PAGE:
Medical center begins search for residency candidates


After years in development, Hilo Medical Center’s Family Medicine Residency Program is set to begin interviewing next week its first crop of applicants.

The program earned on Oct. 22 a two-year accreditation from the Accreditation Council for Graduate Medical Education, allowing it to gear up for a July 1 launch with its first class of four residents. So far, administrators have received a total of 49 applications from across the country and around the Pacific Basin, said Residency Director Dr. Kristine McCoy.

“We’re right in the middle of interview season, so we’re jumping into it midstream,” she said.

Each year, beginning in September, residency candidates begin applying for various programs around the country. They go through a series of interviews, and then prioritize their choices among the programs. Those choices are then matched during the month of March with prioritized choices submitted by residency program administrators using software that is similar to that used by online dating sites, she said.

“So far, we’ve invited nine or 10 people to interview,” McCoy said. “For the folks who don’t live here, we’ll have an initial interview via Skype to get a better sense of these people. Those who meet our criteria we will then meet for an in-person interview.”

Each of the four faculty members associated with the Hawaii Health Systems Corp. Primary Care Training Program will help in the selection process, she said. In the future, when there are residency participants going through the program, they will also help to select candidates.

“We want them to put down roots here, so we want to make sure that this is a place that feels comfortable to them, McCoy said.

While academic achievement is always a concern, she added, making sure the candidate is a fit for the environment is ultimately the most important criteria for selection.

“Most of them have the brains for academic success,” she said. “We’re looking to make sure they are truly committed to family medicine.”

The program has received an application from a single Big Island candidate and an Oahu candidate — possibly the program’s only “shoe-ins” so far, she said.

“You have three categories of candidates,” she said. “There are those who don’t have any reason to come here, they’re just looking for any residency. Then there are those from here — so far we have one from Hilo and one from Oahu — who think of it as home already. … Then you have a middle group of people from elsewhere have have an interest in a combination of rural medicine and life in the Pacific … that would culturally fit in pretty well here.”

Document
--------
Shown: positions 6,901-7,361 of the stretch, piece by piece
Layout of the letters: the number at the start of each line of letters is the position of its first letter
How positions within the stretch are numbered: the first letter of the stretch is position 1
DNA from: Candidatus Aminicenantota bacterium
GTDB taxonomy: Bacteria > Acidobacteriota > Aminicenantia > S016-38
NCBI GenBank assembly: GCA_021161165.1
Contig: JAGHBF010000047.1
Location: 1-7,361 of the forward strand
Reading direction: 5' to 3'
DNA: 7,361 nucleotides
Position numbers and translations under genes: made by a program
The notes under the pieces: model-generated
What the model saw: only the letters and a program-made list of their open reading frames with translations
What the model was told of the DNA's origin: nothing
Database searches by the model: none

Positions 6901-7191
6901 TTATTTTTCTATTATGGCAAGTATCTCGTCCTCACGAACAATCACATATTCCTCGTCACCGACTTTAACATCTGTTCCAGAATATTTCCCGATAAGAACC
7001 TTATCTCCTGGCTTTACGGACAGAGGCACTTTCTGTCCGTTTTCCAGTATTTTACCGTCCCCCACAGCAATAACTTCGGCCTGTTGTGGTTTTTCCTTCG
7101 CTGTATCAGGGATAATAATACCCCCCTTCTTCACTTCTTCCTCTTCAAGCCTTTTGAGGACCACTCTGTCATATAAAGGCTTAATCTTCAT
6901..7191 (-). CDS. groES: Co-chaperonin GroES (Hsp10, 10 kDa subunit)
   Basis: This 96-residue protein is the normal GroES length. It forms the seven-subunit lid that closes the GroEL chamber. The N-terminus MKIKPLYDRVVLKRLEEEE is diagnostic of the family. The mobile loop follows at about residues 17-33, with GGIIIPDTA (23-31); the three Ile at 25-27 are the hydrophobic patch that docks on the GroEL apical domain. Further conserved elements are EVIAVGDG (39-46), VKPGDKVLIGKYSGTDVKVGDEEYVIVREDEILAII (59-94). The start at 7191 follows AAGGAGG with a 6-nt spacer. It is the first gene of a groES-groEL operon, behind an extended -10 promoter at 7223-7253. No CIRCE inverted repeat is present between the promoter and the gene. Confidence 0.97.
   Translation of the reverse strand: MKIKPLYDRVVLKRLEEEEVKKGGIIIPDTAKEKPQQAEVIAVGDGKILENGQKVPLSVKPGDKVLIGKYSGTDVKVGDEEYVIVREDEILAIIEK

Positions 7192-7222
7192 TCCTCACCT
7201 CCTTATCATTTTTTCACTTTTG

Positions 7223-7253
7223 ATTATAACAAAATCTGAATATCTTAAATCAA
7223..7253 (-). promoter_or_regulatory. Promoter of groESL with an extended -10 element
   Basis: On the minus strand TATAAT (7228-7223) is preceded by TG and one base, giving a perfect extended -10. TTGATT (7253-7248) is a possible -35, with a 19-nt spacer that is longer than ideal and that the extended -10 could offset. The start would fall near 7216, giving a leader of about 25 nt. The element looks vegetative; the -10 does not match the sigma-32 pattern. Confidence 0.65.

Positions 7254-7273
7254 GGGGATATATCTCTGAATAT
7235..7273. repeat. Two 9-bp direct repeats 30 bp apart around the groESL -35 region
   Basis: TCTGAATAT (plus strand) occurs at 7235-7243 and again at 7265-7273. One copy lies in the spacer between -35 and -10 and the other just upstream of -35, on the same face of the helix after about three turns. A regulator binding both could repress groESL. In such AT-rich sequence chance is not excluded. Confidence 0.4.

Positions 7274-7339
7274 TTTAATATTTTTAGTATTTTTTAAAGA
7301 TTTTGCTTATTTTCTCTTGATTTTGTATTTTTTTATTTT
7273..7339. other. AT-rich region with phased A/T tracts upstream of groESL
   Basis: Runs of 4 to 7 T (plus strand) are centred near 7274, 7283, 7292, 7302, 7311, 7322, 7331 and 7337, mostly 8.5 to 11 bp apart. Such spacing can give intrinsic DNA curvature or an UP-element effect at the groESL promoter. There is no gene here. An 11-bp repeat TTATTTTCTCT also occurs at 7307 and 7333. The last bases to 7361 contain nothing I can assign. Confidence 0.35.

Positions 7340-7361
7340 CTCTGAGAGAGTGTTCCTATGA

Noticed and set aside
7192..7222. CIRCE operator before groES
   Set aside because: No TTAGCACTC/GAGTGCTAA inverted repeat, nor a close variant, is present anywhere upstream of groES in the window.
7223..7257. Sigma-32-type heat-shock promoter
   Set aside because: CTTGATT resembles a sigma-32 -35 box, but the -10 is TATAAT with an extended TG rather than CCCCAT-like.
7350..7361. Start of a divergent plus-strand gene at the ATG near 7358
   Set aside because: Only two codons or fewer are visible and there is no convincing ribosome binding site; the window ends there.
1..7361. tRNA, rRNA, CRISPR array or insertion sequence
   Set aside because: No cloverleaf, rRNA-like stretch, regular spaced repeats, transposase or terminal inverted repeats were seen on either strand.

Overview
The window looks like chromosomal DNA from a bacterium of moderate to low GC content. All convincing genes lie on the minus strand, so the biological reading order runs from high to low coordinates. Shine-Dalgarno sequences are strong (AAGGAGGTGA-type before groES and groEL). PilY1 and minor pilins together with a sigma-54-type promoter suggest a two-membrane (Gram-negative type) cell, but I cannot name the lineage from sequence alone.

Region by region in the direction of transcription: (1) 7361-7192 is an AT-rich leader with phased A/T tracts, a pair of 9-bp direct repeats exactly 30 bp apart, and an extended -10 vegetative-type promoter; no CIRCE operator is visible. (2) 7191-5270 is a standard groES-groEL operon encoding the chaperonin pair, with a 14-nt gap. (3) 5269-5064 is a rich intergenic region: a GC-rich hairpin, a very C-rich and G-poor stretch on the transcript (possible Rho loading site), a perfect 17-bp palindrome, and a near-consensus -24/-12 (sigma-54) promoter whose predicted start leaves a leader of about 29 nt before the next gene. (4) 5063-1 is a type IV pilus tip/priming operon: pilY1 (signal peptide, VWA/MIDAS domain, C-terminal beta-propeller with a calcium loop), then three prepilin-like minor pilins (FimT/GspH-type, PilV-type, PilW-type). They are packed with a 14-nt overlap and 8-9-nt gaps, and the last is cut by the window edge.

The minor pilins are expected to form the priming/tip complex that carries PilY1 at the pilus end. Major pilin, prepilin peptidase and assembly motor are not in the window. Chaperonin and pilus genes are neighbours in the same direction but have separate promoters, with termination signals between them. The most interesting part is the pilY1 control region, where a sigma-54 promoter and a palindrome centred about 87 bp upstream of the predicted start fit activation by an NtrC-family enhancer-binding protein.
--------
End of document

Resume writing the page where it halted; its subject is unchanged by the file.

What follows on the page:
The selected candidates will spend three years in the program, graduating in 2017.

From its earliest conception nearly 20 years ago, the residency program has been viewed as an important tool in the fight to attract and keep quality health care providers on the island. Young doctors just beginning their careers are more likely to stay and practice in the areas where they performed their residencies — up to 80 percent of them do so, according to research.

That’s an important statistic for Hawaii Island, which faces an ever-dwindling population of physicians and other health care providers.

“This is the right thing to do,” said Hilo Medical Center CEO Howard Ainsley, “particularly for these needy neighbor islands in terms of physicians and other caregivers.”

Ainsley added, however, that while the accreditation of the program and its pending launch in July are exciting news that deserves to be celebrated, the program will continue to struggle to find funding unless organizers are successful in obtaining support from the state Legislature.

“In short, this is a major hurdle, and it’s taken the work of many people to get this done,” he said. “But, we’re still needing to press on with getting the community to rally around and support this going forward, because ideally we need to have the state have an annual commitment to this in the budget.”

During the 2013 legislative session, widespread support prompted legislators to appropriate $1.8 million for the program. It has also benefited from charitable contributions from the Hilo Medical Center Foundation and the community, including money raised by the Rotary Club of South Hilo’s Hilo Huli and Rotary Club of Hilo’s Brewfest. In August, UnitedHealthcare presented a $250,000 check in support of the program.

Funds raised are managed by the HMC Foundation. For more information on contributing, contact Lori Rogers at 935-2957, lrogers@hhsc.org, or visit www.hilomedicalcenterfoundation.org.

For more information about the residency program, visit www.hifmr.org.

Email Colin M. Stewart at cstewart@hawaiitribune-herald.com.